MELBOURNE, Australia (Reuters) – Officials said on Sunday that Sydney would reopen after months of lockdown, with businesses preparing to welcome fully vaccinated residents on Monday.
On Sunday, New South Wales, Australia’s most populous state, reported 477 new coronavirus cases and six deaths in an outbreak that has shut down the state capital Sydney for 100 days.
However, because the state has reached the 70 percent vaccination threshold, New South Wales is ready to relax some restrictions and reopen many businesses, according to state Premier Dominic Perrottet.”It’s a big day for our state, and I want to say to everyone in New South Wales: you’ve earned it,” Perrottet said. “It’s been a hundred days of blood, sweat, and no beers, but it’ll be back up and running tomorrow.
“When asked what he plans to do first on Monday, Perrottet replied, “I’m going to get a haircut.”According to local media, hair and beauty salons are fully booked for the next few weeks.
“We have stretched their days and opened up extra times in their diaries so that we can book our clients in as soon as possible,” said Joseph Hkeik, owner of several All Saints skin clinics in Sydney, to the Sydney Morning Herald.However, many social distancing restrictions and public gathering restrictions will remain in place for several weeks, according to Perrottet.
On Sunday, neighbouring Victoria reported 1,890 new cases and five deaths, with its capital Melbourne under lockdown since early August. The state is expected to reopen in late October, once 70% of its residents have been fully immunised.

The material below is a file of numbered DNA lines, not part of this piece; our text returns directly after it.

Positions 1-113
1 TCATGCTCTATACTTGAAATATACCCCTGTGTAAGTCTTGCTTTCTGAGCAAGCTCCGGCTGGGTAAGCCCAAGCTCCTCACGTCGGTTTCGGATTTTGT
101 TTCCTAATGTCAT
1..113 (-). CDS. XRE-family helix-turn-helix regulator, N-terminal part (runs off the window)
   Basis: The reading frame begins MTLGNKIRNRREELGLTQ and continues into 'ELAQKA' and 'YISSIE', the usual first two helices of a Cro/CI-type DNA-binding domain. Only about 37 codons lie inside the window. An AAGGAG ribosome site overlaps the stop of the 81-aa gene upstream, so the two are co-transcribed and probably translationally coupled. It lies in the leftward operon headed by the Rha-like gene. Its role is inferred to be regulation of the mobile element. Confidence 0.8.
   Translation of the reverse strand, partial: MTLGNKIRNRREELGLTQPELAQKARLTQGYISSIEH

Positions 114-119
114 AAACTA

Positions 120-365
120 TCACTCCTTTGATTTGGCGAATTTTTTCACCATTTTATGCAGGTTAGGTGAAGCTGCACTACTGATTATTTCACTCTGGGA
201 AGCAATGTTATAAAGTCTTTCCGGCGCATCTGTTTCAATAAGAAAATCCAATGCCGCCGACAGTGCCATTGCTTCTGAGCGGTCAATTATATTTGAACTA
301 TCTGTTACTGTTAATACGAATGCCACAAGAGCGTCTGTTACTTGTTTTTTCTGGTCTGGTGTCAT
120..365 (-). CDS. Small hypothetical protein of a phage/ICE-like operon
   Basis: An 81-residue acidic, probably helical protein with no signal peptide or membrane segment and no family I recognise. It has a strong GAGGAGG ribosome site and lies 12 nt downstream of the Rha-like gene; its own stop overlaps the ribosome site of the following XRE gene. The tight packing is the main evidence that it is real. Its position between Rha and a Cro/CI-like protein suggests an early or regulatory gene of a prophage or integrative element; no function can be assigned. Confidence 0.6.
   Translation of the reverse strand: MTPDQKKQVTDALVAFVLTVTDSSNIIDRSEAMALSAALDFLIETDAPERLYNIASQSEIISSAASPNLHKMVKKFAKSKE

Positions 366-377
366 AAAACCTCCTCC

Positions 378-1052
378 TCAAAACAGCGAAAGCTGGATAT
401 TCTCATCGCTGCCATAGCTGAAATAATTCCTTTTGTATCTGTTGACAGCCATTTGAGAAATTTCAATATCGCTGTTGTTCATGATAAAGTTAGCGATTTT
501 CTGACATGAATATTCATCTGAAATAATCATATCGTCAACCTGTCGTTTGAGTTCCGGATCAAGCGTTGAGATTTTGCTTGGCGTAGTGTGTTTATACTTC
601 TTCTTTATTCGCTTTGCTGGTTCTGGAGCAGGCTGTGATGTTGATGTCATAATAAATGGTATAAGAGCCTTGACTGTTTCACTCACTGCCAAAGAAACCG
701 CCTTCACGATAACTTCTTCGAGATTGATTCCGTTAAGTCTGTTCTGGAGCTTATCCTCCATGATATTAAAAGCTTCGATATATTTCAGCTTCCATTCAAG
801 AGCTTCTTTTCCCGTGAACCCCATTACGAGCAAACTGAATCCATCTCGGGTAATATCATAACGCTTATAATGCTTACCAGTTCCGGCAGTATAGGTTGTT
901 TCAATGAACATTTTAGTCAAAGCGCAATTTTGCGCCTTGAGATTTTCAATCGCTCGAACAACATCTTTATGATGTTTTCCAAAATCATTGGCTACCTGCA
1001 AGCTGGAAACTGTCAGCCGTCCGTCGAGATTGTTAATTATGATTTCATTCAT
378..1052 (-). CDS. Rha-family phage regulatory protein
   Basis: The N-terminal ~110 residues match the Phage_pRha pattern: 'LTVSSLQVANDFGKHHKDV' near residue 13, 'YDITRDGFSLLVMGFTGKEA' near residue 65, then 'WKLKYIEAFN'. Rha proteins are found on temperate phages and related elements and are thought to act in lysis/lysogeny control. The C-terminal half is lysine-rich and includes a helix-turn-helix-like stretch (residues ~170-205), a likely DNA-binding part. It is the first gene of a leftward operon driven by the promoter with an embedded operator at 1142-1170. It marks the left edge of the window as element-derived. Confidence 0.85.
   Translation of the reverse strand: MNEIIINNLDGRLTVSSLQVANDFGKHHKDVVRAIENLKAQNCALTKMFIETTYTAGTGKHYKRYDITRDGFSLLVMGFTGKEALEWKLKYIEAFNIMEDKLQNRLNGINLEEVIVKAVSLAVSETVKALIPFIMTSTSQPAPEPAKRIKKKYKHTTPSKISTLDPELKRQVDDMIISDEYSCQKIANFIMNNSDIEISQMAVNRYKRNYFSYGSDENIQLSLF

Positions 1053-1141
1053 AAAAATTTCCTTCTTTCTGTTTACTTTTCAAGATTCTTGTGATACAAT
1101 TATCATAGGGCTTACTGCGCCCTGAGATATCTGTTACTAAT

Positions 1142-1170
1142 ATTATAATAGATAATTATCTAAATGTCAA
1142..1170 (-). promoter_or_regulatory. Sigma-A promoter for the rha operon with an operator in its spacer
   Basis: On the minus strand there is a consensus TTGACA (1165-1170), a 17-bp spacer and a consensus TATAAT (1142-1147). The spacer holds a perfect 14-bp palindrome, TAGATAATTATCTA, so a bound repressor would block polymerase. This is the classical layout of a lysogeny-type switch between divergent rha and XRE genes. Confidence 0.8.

The Melbourne Cup, Australia’s most famous horse race, will take place on November 2 with crowds of up to 10,000 people, according to the state government.”We’re going to normalise this virus,” said Daniel Andrews, Premier of Victoria. “We’re going to reopen and get back to doing what we do best.”Almost 62 percent of Australians aged 16 and up have received two doses of vaccine. Once 80 percent of eligible Australians have been fully immunised, the country will gradually reopen its international borders, which have been closed since March 2020.
COVID-19 cases in Australia, however, remain far lower than in many comparable countries, with just over 127,500 infections and 1,432 deaths in a country of just under 26 million people. New Zealand, which was mostly virus-free until a Delta outbreak in mid-August, reported 60 new local cases, up from 34 on Saturday.
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